Forget the VR headset – Apple WWDC 2023 could be a dream come true for Mac fans

Mac Studio on wooden desk
(Image credit: Future)

While a lot of the excitement around Apple’s June 5 WWDC 2023 keynote, which is now just days away, is focused on the rumored VR/AR headset that Apple may announce, it’s also looking increasingly likely that it could be essential viewing for Mac fans as well. Here's how to watch Apple's WWDC 2023 keynote if you want to follow along.

While persistent rumors about a 15-inch MacBook Air have made the larger laptop feel almost inevitable, there’s been a recent spate of leaks that suggest Apple could also show off some super-powerful desktop Macs powered by its M2 Max and M2 Ultra chips, which would almost certainly join the ranks of our best desktop PCs.

These rumors come courtesy of well-known Apple leaker Mark Gurman, writing for Bloomberg. He claims that Apple is currently testing two new Mac models, known internally as Mac 14,13 and Mac 14,14.

These Macs would apparently run on the M2 Max processor, which debuted earlier this year in the new MacBook Pro 14-inch (2023) and MacBook Pro 16-inch (2023) models, as well as the M2 Ultra, which has yet to be officially announced.

The rainbow Apple WWDC 2023 logo

(Image credit: Apple)

Ultra hyped

The M2 Ultra, if it exists, would replace the M1 Ultra, currently Apple’s largest chip, which is only found in the Mac Studio from 2022.

The M1 Ultra was two M1 Max chips connected together via a high-speed interface, so it’s likely that the M2 Ultra will be made up of two M2 Max chips, resulting in a very fast and capable single chip. Whether or not the M2 Ultra will be exclusive to a new Mac Studio is yet to be seen.

According to Gurman, the first desktop computer Apple is testing has an M2 Max processor with eight high-performance cores and four efficiency cores, as well as 30 graphics cores, essentially the same specs as the latest high-end MacBook Pros. He also claims that it comes with 96GB of unified memory and macOS 13.4.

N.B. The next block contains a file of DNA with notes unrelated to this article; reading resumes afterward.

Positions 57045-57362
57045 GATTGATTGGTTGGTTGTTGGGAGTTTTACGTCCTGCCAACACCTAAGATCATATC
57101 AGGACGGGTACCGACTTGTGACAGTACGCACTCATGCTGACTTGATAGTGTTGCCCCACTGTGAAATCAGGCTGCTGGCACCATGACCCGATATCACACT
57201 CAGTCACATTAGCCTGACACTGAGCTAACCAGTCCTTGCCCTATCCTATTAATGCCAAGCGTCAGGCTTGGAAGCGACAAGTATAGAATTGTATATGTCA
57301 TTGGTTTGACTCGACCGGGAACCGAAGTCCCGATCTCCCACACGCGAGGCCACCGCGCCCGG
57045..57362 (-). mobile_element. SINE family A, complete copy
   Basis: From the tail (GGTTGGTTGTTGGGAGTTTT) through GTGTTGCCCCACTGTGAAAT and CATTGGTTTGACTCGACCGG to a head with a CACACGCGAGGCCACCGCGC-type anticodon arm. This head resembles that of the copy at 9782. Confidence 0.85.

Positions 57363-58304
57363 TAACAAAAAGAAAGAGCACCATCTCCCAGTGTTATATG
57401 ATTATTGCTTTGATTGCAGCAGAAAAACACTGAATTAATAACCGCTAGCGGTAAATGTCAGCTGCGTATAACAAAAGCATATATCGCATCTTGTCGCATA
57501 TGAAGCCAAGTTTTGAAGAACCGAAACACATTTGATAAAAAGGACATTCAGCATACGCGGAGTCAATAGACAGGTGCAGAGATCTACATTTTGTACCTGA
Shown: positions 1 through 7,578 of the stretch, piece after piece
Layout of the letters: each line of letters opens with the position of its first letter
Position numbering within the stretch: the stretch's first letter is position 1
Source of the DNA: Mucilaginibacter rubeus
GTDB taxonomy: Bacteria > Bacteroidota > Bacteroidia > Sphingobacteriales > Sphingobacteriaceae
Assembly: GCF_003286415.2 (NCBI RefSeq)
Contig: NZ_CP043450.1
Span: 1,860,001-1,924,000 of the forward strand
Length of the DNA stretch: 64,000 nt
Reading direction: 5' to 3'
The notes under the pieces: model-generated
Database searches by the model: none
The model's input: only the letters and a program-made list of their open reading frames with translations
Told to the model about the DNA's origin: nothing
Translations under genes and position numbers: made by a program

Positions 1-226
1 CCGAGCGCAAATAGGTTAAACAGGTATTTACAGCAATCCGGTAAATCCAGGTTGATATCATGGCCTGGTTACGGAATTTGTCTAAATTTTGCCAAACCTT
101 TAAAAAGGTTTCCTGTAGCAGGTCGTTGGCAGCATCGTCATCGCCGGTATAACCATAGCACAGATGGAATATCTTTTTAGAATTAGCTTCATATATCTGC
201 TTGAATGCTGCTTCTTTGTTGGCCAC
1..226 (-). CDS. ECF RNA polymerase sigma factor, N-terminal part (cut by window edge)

The second Mac that Apple is said to be testing comes with the M2 Ultra, which will come with 24 processing cores made up of 16 high-performance cores and eight efficiency cores and 60 graphics cores. Eagle-eyed readers will notice those specs are exactly double the core count of the M2 Max, which suggests that the M2 Ultra will indeed be two M2 Max chips connected together.

This model will come with 64GB, 128GB and 192GB memory configurations. There may also be a even more powerful version of the M2 Ultra with 76 graphical cores.

If true, that will be a supremely powerful chip, albeit one that will only be of interest to serious creative professionals and enterprise users. Such a processor appearing in an updated Mac Pro would make sense, especially considering that it’s the last major Mac to still be based on Intel hardware.

However, Gurman believes that as the Mac Pro currently being worked on has an internal name of Mac 14,8, the references to devices named Mac 14,13 and Mac 14,14 suggest these are different devices, likely new Mac Studios.

Apple, as usual, is keeping its cards close to its chest, so we won’t know what the company is going to show off until CEO Tim Cook takes to the stage at WWDC for the keynote. 

However, these latest rumors are certainly believable, so Mac fans should start getting excited. I certainly am – while whatever headset Apple is likely to unveil will likely be the star of the show, I'm far more intrigued by how far Apple can push its M2 chips and the Macs that are powered by them.

Matt Hanson
Managing Editor, Core Tech

Matt is TechRadar's Managing Editor for Core Tech, looking after computing and mobile technology. Having written for a number of publications such as PC Plus, PC Format, T3 and Linux Format, there's no aspect of technology that Matt isn't passionate about, especially computing and PC gaming. He’s personally reviewed and used most of the laptops in our best laptops guide - and since joining TechRadar in 2014, he's reviewed over 250 laptops and computing accessories personally.